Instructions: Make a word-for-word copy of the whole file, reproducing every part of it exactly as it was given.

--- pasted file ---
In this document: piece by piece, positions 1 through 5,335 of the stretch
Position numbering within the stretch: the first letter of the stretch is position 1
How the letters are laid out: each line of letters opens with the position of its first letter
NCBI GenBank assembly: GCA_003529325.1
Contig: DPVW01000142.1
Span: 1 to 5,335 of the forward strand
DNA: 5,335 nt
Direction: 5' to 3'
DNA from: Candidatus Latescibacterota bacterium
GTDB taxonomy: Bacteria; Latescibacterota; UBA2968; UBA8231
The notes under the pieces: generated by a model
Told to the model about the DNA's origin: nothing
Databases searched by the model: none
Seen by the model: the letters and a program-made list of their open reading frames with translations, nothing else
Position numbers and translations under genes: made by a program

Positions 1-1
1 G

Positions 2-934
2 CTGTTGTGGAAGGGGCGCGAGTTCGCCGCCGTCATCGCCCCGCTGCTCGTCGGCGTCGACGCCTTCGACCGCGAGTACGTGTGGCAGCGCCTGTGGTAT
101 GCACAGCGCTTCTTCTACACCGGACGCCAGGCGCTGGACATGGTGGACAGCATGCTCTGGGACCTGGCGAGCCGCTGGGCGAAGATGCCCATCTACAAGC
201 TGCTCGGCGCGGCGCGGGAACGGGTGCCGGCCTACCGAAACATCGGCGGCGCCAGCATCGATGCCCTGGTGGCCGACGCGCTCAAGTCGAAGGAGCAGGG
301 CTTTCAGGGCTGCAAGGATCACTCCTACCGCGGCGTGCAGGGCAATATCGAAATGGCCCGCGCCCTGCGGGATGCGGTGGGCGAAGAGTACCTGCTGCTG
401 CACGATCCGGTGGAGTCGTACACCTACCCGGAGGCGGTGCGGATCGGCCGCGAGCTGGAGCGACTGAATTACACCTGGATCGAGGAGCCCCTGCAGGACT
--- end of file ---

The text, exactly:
In this document: piece by piece, positions 1 through 5,335 of the stretch
Position numbering within the stretch: the first letter of the stretch is position 1
How the letters are laid out: each line of letters opens with the position of its first letter
NCBI GenBank assembly: GCA_003529325.1
Contig: DPVW01000142.1
Span: 1 to 5,335 of the forward strand
DNA: 5,335 nt
Direction: 5' to 3'
DNA from: Candidatus Latescibacterota bacterium
GTDB taxonomy: Bacteria; Latescibacterota; UBA2968; UBA8231
The notes under the pieces: generated by a model
Told to the model about the DNA's origin: nothing
Databases searched by the model: none
Seen by the model: the letters and a program-made list of their open reading frames with translations, nothing else
Position numbers and translations under genes: made by a program

Positions 1-1
1 G

Positions 2-934
2 CTGTTGTGGAAGGGGCGCGAGTTCGCCGCCGTCATCGCCCCGCTGCTCGTCGGCGTCGACGCCTTCGACCGCGAGTACGTGTGGCAGCGCCTGTGGTAT
101 GCACAGCGCTTCTTCTACACCGGACGCCAGGCGCTGGACATGGTGGACAGCATGCTCTGGGACCTGGCGAGCCGCTGGGCGAAGATGCCCATCTACAAGC
201 TGCTCGGCGCGGCGCGGGAACGGGTGCCGGCCTACCGAAACATCGGCGGCGCCAGCATCGATGCCCTGGTGGCCGACGCGCTCAAGTCGAAGGAGCAGGG
301 CTTTCAGGGCTGCAAGGATCACTCCTACCGCGGCGTGCAGGGCAATATCGAAATGGCCCGCGCCCTGCGGGATGCGGTGGGCGAAGAGTACCTGCTGCTG
401 CACGATCCGGTGGAGTCGTACACCTACCCGGAGGCGGTGCGGATCGGCCGCGAGCTGGAGCGACTGAATTACACCTGGATCGAGGAGCCCCTGCAGGACT